My first glimpse into the horrors of war did not come until after college. On a surf trip to the Basque Country of Spain, I asked a local friend what I should do since the waves were flat. He said I should go visit Guernica.
“Why would I go there?” I asked.
“It’s the city depicted in Picasso’s painting,” he said raising both his hands high in the air.
I had no idea what he was talking about. I never took art history at UC Santa Barbara. To tell the truth, all I really cared about as an undergrad was getting “some tasty waves and a cool buzz.”
When I finally saw a print of Picasso’s painting, I buckled at the knees. Something about the look on the horses face captured my attention. This was the first time I had thought about war from the perspective of innocent civilians. I had loved war movies my whole life. From Tora, Tora, Tora to Platoon, I had seen them all. Yet all these films were from the point of view of the soldiers. Like most American boys, I played war as a child, Risk as a teen, and first person war video games as a young adult.
Walking around the Basque countryside near Guernica, I could feel the surprise, dread, shock, and suffering of those innocent villagers who were the first to be bombed from the sky. Suddenly, war didn’t seem so cool anymore.
Later in life, I saw those same expressions of dread, shock, and suffering in the photos of a Japanese mother holding her dying daughter after the bombing of Hiroshima and in the photo of 9 year old Phan Thi Kim Phuc after a napalm attack in Vietnam.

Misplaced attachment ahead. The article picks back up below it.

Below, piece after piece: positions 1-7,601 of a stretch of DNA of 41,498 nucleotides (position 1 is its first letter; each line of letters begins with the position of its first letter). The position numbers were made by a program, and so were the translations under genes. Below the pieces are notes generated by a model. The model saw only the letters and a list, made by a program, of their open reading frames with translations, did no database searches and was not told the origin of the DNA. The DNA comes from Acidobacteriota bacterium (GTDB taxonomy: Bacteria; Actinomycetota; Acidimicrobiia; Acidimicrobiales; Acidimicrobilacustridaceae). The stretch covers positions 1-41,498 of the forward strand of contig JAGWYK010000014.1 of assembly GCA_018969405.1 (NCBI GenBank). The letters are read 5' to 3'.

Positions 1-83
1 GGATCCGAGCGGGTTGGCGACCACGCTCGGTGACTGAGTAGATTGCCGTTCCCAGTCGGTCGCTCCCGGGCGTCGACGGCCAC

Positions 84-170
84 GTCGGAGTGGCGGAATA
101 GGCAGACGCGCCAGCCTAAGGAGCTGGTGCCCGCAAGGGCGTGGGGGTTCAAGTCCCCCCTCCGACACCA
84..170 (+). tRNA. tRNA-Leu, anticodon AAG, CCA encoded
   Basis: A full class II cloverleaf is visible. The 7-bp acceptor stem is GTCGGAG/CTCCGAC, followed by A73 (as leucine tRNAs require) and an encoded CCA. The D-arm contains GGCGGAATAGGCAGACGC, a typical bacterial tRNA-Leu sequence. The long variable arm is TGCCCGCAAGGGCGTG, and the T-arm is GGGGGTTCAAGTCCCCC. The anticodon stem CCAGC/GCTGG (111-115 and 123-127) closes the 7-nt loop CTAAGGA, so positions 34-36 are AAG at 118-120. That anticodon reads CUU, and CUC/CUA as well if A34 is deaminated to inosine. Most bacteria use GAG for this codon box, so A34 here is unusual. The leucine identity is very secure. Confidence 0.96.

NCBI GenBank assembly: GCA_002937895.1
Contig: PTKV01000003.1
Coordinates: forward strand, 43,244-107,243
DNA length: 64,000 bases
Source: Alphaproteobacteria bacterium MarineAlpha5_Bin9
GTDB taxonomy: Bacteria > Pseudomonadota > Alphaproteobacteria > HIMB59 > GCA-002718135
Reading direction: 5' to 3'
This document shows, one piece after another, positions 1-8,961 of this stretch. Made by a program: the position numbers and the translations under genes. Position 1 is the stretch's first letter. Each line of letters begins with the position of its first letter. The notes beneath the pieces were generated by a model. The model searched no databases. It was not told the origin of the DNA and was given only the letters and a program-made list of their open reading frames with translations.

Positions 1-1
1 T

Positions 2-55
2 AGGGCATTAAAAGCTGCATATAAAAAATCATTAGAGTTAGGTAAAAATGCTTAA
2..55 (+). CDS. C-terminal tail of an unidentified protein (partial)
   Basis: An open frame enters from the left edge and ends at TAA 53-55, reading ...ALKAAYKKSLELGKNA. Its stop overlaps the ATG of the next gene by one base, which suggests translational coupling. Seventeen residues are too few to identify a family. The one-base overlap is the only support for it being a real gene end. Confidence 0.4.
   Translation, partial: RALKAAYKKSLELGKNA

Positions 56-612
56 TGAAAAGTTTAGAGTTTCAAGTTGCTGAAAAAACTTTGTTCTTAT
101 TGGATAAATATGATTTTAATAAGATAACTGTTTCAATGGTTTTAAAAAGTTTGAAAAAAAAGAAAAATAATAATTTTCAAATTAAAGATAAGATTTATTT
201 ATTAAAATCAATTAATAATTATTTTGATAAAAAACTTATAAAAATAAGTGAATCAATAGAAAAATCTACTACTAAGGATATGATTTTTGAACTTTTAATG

Then in 2001, I felt those feelings myself after the 9/11 attacks. Once again art, this time in the form of spoken word poetry, forced me to empathize with the victims of senseless violence. Listening to Suheir Hammad I started to realize that the real enemy is not a Muslim, a Nazi, a Red Chinese, or even a terrorist. The real enemy is hatred. The real enemy is war.
“Affirm life, Affirm life.”
A friend of mine has a three-types-of-people saying: “Those who make things happen, those who watch things happen, and those who say ‘What happened?'” I think about the confusion in the eyes of those who have been innocent victims of warfare and I know I have to be someone who makes things happen. I never want my wife, my sons, or anyone, for that matter, to ask in confusion “what happened?” as they hold the hands of the dying.
Bloggers for Peace is my way of making things happen. If I could paint like Picasso, I would create a new Guernica. If I could write like Suheir Hammad, I would spit my poetry of peace on every street corner. Instead, I blog, but my intentions are the same:
“Affirm life. Affirm life.”
Thank you for reading, sharing, and/or smiling.
How do you “affirm life”? Please share.
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